Food Shift, an Alameda nonprofit, recently celebrated its seven-year anniversary. Food Shift receives thousands of pounds of donated produce each week, from several places, including Imperfect Produce and the San Francisco Produce Market. It’s become a hub for recovered produce and food, and it redistributes the produce. Half of it goes to the Alameda Food Bank, just across the street from Food Shift (677 Ranger Ave.).
“The cosmetic standards in grocery stores and markets are so high that if an apple or lemon has any blemish, it would be taken off the shelf,” explained Dana Frasz, founder and executive director, referring to the donated produce that they receive.
Food Shift staffers also send food to City Ministries in downtown Oakland. Each week, hundreds of pounds also go to Earth Freedom Collective’s free food stand, which takes place on Wednesdays in front of Resilient Wellness in West Oakland (2461 San Pablo Ave.).
They give away produce and some prepared foods for free (they encourage people to bring their own bags, containers, and utensils) in a neighborhood known for having few options available for fruits and vegetables.
About 40 percent of food in the United States is wasted. Frasz has been working on food recovery issues since she was 18 and has been thinking of solutions for years. She realized that recovering food alone was not enough.
What started as a waste reduction and food recovery program has now grown into a larger mission of feeding people and creating jobs. For the past two years, Food Shift has been working with Alameda Point Collaborative, hiring its tenants, who are formerly homeless or have disabilities or disabled family members, as apprentices in the Food Shift kitchen.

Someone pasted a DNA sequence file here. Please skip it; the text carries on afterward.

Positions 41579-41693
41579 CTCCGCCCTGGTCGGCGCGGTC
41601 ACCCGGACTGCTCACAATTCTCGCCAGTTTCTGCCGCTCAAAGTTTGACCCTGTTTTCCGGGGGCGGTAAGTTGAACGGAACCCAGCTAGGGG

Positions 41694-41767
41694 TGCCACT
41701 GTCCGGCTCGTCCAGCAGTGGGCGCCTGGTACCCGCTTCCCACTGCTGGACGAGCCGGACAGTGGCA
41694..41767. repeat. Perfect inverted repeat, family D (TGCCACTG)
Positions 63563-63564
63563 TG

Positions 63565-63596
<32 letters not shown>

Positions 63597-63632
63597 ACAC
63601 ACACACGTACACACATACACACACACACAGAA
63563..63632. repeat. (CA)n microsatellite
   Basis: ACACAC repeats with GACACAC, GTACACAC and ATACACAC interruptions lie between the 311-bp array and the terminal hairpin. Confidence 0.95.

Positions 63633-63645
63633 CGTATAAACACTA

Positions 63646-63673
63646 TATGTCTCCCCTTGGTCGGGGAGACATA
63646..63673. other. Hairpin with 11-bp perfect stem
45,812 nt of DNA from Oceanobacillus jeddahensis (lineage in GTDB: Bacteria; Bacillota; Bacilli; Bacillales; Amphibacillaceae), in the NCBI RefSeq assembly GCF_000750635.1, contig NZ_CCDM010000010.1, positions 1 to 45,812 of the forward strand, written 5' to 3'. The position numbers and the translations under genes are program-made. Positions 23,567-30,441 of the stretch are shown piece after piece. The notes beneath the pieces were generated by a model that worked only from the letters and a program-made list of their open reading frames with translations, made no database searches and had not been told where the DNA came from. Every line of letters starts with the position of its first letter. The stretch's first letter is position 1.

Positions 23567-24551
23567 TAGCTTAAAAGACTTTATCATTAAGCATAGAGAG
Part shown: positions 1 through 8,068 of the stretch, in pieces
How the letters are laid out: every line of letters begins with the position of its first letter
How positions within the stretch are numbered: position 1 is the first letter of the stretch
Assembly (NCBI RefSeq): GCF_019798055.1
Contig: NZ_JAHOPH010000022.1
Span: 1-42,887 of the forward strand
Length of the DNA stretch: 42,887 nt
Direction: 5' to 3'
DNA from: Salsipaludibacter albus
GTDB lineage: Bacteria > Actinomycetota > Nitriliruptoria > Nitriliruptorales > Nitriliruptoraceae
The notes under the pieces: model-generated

Frasz said 75 percent of those who graduated from their job training program are either now working or back in school. Over several months, the trainees are paid minimum wage and learn cooking and job skills.
“Saving food and feeding people with the food that would otherwise be thrown out was rewarding,” said Regina Oliver, who graduated from the program in January and now works at UPS.
Nonprofits and corporations have been hiring the graduates for catering. Food Shift’s catering menu is entirely vegetarian, and almost nothing is bought from the grocery store.
On a recent fall weekday, staff, apprentices, and a group of volunteers were cooking a red enchilada casserole made from cauliflower, zucchini, mushrooms, corn tortillas, and potatoes, along with some nutritious side dishes: sautéed bok choy and kale spiced with cumin and garlic, and pinto beans. They were cooking food for a three-day Green Peace conference.
Suzy Medios, culinary instructor and head chef of catering at Food Shift, works with whatever vegetables they get and does not seem fazed — and is, in fact, excited — by the challenge. “All the vegetables we are getting are in season and at their prime,” Medios said. They also keep dry staples like beans and rice, and many of the spices and oils are also donated.
One of the main challenges in food recovery and food security, Frasz added, is finding funding. The services they provide, from buying a van and hiring a driver to picking up produce every day, costs money. Recently, Imperfect Produce started to foot a portion of the bill for transportation, and Frasz believes more food companies that are wasting food should contribute financially to food recovery efforts.
Food Shift currently is in its final stretch of a year-end fundraising campaign so it can keep programs like the food apprenticeship program going. The nonprofit has had success with catering, including clients such as Kaiser, Clif Bar, and LinkedIn, and is looking for more ongoing catering gigs such as at a senior center, school, or corporate meal service. Food Shift also offers other services that generate funding, including consulting for companies and nonprofits for waste-free events.
To find out more about Food Shift, visit FoodShift.net and FoodShiftCatering.org.